Takeo Pig Slaughterers Protest Company’s Abattoir Monopoly

A group of pig slaughterers in Takeo province submitted a petition to the Donkeo City governor Friday to demand that the private firm holding the exclusive right to operate abattoirs in the province not have its license renewed.

Donkeo governor Moul Vichet said Sunday that 33 representatives of the slaughterers, who are forced by law to use the Hoy Hieng Company’s facilities, protested outside his office and called for the license to be canceled.

“On Friday, the 33 representatives of the slaughterhouse vendors came to submit a petition for my intervention to cancel the license for the Hoy Hieng Company and to open bidding to other companies,” Mr. Vichet said.

“After I got the petition from the vendors, I held a meeting with my officials to alleviate this case,” he added. “We sent the request from the vendors to the provincial governor to consider the case.”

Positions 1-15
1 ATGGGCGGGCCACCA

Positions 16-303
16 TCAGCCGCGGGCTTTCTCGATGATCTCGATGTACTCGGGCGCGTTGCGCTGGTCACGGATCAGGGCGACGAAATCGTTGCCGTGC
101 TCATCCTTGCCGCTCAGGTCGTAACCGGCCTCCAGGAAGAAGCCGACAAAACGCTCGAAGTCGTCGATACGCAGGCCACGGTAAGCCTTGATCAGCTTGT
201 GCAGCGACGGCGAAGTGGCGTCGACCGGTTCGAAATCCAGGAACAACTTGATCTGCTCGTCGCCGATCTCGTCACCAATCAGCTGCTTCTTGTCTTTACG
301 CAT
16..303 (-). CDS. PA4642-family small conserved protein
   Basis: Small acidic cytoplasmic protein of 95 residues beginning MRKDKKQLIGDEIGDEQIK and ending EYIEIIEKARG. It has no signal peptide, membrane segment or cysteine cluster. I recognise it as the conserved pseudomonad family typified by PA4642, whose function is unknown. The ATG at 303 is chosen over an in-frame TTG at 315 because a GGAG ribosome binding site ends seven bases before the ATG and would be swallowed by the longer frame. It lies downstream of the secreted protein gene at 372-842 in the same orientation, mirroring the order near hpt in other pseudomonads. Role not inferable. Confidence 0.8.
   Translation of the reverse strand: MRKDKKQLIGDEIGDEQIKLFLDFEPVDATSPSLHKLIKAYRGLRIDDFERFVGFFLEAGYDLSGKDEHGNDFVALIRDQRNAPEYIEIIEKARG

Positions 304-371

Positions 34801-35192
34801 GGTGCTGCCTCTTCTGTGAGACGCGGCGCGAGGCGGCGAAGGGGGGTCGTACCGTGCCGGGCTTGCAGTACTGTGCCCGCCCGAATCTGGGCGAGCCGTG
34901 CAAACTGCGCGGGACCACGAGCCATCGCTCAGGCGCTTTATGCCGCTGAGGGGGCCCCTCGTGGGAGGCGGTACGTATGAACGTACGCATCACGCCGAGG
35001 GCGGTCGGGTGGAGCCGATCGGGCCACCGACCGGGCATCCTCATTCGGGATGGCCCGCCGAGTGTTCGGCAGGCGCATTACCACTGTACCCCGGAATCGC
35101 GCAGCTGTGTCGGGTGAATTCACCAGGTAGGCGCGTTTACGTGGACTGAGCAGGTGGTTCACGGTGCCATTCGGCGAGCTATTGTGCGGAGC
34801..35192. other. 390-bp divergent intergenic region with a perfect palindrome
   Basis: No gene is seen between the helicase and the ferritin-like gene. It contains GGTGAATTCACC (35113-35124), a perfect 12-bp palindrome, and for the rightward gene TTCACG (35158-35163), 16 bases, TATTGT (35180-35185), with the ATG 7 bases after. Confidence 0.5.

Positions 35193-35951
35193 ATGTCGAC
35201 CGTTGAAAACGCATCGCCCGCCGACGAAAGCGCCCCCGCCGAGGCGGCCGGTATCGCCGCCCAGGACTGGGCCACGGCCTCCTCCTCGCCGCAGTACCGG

The firm, owned by local businessman Hoy Hieng, has held the sole abattoir-operating license in Takeo province since the Agriculture Ministry granted the monopoly rights in 2001.

Mr. Vichet said the protest on Friday was sparked by the Hoy Hieng Company’s request for an extension to its contract to operate the province’s 19 abattoirs.

“This company’s contract will expire on December 31, 2014, and we will consider whether to kill or continue the contract with this company,” he explained.

Hun Seng Ly, 45, one of the slaughterers who uses the Hoy Hieng Company’s facilities, said the company was not fulfilling the terms of its contract.

“We want to remove this company because this company never cares about sanitation, it only cares about the money,” Mr. Seng Ly said.

“The slaughterhouse does not have enough clean water or electricity, and always floods during the rainy season,” he added.

Chea Sokha, chief of the Donkeo City animal production and health office, said the slaughterers had also complained recently that Hoy Hieng has been demanding 10,000 riel (about $2.50) per pig killed, instead of the 4,500 riel (about $1.10) stipulated in its license.

“We support…the vendors demanding that authorities open bidding to other companies to prevent the company from violating its contract,” he said.

“Their demands are reasonable, because the locations are small and the roofs are low and that makes the smoke stay in the building and can affect their health.”

The Hoy Hieng Company could not be reached.

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